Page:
Introduction Tungiasis (sand flea disease or jigger infestation) is a neglected tropical disease caused by penetration of female sand fleas, Tunga penetrans, in the skin. The disease inflicts immense pain and suffering on millions of people, particularly children, in Latin America, the Caribbean and sub-Saharan Africa. Currently, there is no standard treatment for tungiasis, and a simple, safe and effective tungiasis treatment option is required. Tea tree oil (TTO) has long been used as a parasiticidal agent against ectoparasites such as headlice, mites and fleas with proven safety and efficacy data. However, current data are insufficient to warrant a recommendation for its use in tungiasis. This trial aims to generate these data by comparing the safety and efficacy of a 5% (v/w) TTO proprietary gel formulation with 0.05% (w/v) potassium permanganate (KMnO4) solution for tungiasis treatment.Methods and analysis This trial is a randomised controlled trial (RCT) in primary schools (n=8) in South-Western Kenya. The study will include school children (n=88) aged 6–15 years with a confirmed diagnosis of tungiasis. The participants will be randomised in a 1:1 ratio to receive a 3-day two times a day treatment of either 5% TTO gel or 0.05% KMnO4 solution. Two viable embedded sandflea lesions per participant will be targeted and the viability of these lesions will be followed throughout the study using a digital handheld microscope. The primary outcome is the proportion of observed viable embedded sand fleas that have lost viability (non-viable lesions) by day 10 (9 days after first treatment). Secondary outcomes include improvement in acute tungiasis morbidities assessed using a validated severity score for tungiasis, safety assessed through adverse events and product acceptability assessed by interviewing the participants to rate the treatment in terms of effectiveness, side effects, convenience, suitability and overall satisfaction.Ethics and dissemination The trial protocol has been reviewed and approved by the University of Canberra Human Research Ethics Committee (HREC-2019-2114). The findings of the study will be presented at scientific conferences and published in a peer-reviewed journal.Trial registration numbers Australian New Zealand Clinical Trials Registry (ACTRN12619001610123); PACTR202003651095100 and U1111-1243-2294.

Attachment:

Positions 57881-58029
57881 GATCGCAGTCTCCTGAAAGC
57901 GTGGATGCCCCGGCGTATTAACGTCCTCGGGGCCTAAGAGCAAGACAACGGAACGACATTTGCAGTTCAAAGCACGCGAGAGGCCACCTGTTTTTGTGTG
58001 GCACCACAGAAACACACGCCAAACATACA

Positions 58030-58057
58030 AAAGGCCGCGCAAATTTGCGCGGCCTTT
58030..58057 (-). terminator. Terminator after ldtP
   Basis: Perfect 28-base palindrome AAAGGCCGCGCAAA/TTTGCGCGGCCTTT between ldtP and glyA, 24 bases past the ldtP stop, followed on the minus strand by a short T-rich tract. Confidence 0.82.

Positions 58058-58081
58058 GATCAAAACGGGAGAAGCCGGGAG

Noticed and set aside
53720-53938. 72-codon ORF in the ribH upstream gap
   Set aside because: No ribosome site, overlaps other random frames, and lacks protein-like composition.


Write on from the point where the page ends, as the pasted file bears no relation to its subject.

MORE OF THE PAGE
Most of the plants used by herbalists amongst the various Kenyan communities have not been documented despite their widespread use. The purpose of this research was to document the medicinal plants used by the herbalists from the Maasai, a community that still relies on herbal medicine to a large extent for the provision of medical services. Semistructured interviews, direct observations, group discussions, and in-depth interviews were used to collect information from the traditional healers. A total of 47 plant species belonging to 31 families were identified. They were used in the treatment of 33 medical and 4 veterinary conditions.
The right to access essential medicines and medical technologies is crucial to attain the highest-quality health care for all citizens of the world. Unfortunately, in many low- and middle-income countries (LMICs) around the world, patients’ ability to access quality essential medicines still remains a critical challenge. Barriers that impact the quality of essential medicines from chronic communicable and chronic non-communicable diseases lie within three specific areas (3A’s): availability, accountability, and adherence. First, unnecessarily complex supply chain management, poor operational procedures, and inadequate financing for health lead to low availability of medicines. Second, corruption contributes to falsified and substandard medicines and low accountability of the supply chain to the patients who rely on it. Lastly, poor patient adherence to medicines is affected by low health literacy, lack of communication between providers and patients, and social stigma of diseases. Based on our on-the-ground experiences working in western Kenya, we propose solutions that target each of these challenges to improve access and quality of medicines. Through this chapter, we hope to compel chemists to apply and focus their efforts to create transformative chemical techniques with the potential to significantly improve quality of medicines, to improve patient outcomes, and to alter the delivery of care to patients all over the world.